Whatever your job it is important to use the right tool, so the job can be done quickly and you can go home on time. For a software engineer no tool is more important than programming languages.
Which programming language to use frequently descends into something akin to a religious war. I will try to steer clear of this mode of argument. A programming language is simply a tool.
To declare any bias upfront – I am primarily a Python programmer and I frequently also write Java. I have dabbled in C++ but have not done a great deal with it.
In terms of syntax complexity, I hate to say this as a C++ programmer, but C++ is far more complex than Python or Java. C++ has a grammar which is much more context sensitive than Python or Java. Part of the complexity of C++ is that it is really four programming languages in one: core C++, template metaprogramming, C and preprocessor.
I find Java slightly less complex than C++. There is no preprocessor, templates are very limited and obviously there is no C legacy.
In my experience Python has the simplest syntax. The amount of syntax I have to memorise and recall in Python is much smaller than Java or C++.
This is all personal opinion and impressions. You may believe me because I am a C++ programmer, yet I am saying that Python is best and Java is good. Can we have a more objective measure though?
What about looking at each language’s full grammar in EBNF-like format? Python has a short specification of about 116 lines. In comparison a Java specification (see section 18, viastackoverflow) is about 545 lines long. Finally C++ comes in at 987 lines.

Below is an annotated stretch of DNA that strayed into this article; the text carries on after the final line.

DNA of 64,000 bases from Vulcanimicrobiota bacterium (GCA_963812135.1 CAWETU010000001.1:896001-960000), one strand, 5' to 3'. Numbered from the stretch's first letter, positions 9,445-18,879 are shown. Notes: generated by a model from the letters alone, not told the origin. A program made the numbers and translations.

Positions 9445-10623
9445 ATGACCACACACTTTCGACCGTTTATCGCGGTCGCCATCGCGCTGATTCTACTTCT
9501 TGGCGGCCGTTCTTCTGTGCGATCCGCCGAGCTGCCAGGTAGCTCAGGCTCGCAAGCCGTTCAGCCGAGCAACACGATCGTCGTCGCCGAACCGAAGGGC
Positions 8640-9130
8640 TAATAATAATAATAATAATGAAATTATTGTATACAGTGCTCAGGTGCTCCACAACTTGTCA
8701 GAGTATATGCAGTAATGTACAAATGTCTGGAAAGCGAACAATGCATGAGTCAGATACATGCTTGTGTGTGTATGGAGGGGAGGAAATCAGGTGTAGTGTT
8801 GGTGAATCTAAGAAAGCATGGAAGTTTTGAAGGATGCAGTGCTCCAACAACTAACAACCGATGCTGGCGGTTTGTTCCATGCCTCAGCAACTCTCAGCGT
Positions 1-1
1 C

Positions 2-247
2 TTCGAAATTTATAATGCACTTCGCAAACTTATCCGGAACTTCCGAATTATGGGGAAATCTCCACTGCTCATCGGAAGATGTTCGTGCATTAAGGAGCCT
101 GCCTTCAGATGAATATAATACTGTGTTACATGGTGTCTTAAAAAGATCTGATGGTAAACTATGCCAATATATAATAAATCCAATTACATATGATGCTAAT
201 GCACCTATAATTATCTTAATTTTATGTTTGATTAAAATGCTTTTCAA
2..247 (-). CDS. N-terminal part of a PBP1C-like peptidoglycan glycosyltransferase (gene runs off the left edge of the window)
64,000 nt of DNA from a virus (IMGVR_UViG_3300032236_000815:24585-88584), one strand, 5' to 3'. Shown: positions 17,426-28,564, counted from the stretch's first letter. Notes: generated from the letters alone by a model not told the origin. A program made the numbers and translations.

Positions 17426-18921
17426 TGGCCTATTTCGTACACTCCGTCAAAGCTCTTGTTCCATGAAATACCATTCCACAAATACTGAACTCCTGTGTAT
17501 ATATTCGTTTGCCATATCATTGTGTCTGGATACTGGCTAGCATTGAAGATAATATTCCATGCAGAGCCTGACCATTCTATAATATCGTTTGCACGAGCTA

Although it is difficult to objectively measure a language syntax’s complexity, these measures give some idea.
Libraries can truly make or break a language. Libraries can paper over problems with the language itself and prevent reinventing the wheel.
Python has built-in object oriented support for dates, compression, retrieving web pages, sending and receiving email, manipulating paths, csv files, command line options, INI style configuration files, threading and more. A large number of third party libraries are available using easy_install.
Java does have built-in support dates, threading and path manipulation utilities. Apache Commons provides many of the features that are built-in to Python: compression, CSV reader, command line options and INI style configuration files. Apache HTTPClient provides a way to retrieve web pages. Although there is no central repository there are an enormous number of open source and commercial libraries available for Java.
C++ and Boost cover very few of these common use cases. Boost supports dates, path manipulation, command line options, INI style configuration file and threading. It is also possible to write a CSV reader in C++ using boost::tokenizer. Compression, retrieving web pages and sending & receiving emails are not supported.
C++11 moves some of the features from Boost into the language itself and there are third party libraries which fill some of these voids. C++ also integrates easily with C libraries, such as libcurl for retrieving web pages.
The advantage of using C libraries is that there are thousands of C libraries. The disadvantage of using C libraries is that you are back using procedural programming for that specific library, unless you wrap the libraries in an object oriented layer yourself. In addition the C libraries have no knowledge of exceptions, so may not clean up correctly if there is an exception.
Databases are critical for almost any back-end business application.
Java has by far the best native support. JDBC is a standardised interface and is widely supported by database vendors. A JDBC to ODBC bridge is included with the JDK. Others can be easily installed by adding the jar to the classpath.